The ability to spot flavor of the week(/weak) trends in metal is a key element of elitism and will save you a load of embarrassment further down the road. Both death metal and black metal have seen their share of torrid but temporary trends in the form of herd pleasing bastardizations that quickly spike in popularity and then evaporate from relevancy as their fans move on to something even worse (usually after a period of denial and/or clinging to a safe intermediary genre). Crowdism is for losers but it’s heavily pushed in the metal scene and thus one must stay sharp to avoid it’s pitfalls.
Therefore in the interest of providing you, the reader, with the knowledge of how to identify and properly dismantle future flavor of the week trends as they appear, this two part series SMR series will focus on a trend, a selected album from that defines it’s failings, and the worst offenders for each of these forgettable movements. This week, we will focus on black metal’s most embarrassing waves of herd-fandom and sadistically dissect their unfortunate rise and much needed fall.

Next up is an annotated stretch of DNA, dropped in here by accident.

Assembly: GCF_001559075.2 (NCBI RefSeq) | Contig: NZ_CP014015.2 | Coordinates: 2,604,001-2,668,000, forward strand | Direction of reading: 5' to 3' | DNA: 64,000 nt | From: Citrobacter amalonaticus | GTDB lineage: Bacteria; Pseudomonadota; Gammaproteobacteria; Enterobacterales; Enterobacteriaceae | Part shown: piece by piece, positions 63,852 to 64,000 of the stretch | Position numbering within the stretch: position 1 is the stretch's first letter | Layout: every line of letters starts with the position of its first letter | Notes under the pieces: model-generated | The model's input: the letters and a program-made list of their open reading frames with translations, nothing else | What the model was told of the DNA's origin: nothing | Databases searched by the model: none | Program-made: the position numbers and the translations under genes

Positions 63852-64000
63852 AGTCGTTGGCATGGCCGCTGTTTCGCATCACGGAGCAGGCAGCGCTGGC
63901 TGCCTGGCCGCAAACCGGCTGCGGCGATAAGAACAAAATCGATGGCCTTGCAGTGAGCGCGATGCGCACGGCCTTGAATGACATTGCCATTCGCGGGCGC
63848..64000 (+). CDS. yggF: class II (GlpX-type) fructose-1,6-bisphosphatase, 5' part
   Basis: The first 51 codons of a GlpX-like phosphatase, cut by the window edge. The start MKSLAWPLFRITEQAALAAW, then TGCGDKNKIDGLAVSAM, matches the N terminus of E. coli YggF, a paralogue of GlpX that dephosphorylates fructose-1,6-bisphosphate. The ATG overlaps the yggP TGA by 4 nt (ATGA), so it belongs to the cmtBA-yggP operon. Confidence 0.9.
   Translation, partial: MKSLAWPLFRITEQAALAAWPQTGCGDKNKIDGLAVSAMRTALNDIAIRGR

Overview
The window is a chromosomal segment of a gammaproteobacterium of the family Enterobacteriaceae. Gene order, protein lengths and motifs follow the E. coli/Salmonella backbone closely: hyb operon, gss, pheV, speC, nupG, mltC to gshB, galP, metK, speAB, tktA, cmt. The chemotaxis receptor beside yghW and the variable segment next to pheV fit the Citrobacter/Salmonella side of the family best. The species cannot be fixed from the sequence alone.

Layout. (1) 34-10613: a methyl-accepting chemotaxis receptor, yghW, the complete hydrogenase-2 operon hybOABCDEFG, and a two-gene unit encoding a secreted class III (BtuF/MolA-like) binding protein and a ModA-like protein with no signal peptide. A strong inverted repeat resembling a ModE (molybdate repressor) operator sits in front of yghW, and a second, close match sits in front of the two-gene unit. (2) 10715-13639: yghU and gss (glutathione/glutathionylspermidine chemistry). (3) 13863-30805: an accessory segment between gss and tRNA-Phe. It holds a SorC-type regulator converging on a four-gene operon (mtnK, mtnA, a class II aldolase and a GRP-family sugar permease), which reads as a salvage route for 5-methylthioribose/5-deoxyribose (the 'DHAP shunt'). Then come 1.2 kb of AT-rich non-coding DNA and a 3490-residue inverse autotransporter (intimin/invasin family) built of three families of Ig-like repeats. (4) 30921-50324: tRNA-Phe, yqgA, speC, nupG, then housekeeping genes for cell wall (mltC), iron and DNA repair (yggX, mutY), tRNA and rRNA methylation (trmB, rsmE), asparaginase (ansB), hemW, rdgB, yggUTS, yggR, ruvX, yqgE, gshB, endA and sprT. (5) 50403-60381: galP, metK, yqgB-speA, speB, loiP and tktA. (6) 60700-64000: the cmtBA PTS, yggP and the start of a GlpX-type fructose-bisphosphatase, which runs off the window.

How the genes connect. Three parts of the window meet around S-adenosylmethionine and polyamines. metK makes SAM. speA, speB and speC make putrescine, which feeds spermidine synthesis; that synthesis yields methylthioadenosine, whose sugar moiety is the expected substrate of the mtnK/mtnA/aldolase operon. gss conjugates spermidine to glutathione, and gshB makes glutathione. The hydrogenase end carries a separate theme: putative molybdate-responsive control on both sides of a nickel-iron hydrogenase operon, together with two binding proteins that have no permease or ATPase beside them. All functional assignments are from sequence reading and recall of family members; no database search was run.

Cradle of Filth- Dusk and her Embrace (1996)
Trend: Gothic Black Metal (1996-2003)
Other Infamous Offenders: Dimmu Borgir, …And Oceans, Theatre Des Vampyres
The early works of Emperor and Arcturus proved that the keyboard could be a useful tool in crafting sinister black metal soundscapes. The addition of strings choirs gave an epic, cinematic contrast to the oft dissonant guitar playing that defined the genre since its schism. What was used as an accent to songs by Celtic Frost’s “Necromantical Screams” and Bathory’s “Woman of Dark Desires” worked successfully when utilized as a main instrument that played through much of the songs.
But around this time, a strange cultural development was at hand- the 90’s goth. While the 80’s goth scene was restricted mostly to wealthy children of city elites, a new wave of white trash citizens began donning the dracula-dressup like capes, all black clothes and dark makeup. Somewhat of an offshot from the Korn/Nu Metal “I’m just a freak, rawr!” types began drawn to the aesthetics of black metal corpse paint. The utter rejection of social (and especially religious) institution that was in black metal culture and aesthetics was in paraell to their desperation for a community that wouldn’t beat the shit out of them in gym class. Thus, many began infiltrated the knit-tight scene of black metal. And thanks to Mayhem’s legendary vocalist Dead, gothic romantacizm found it’s way into black metal since its earliest days.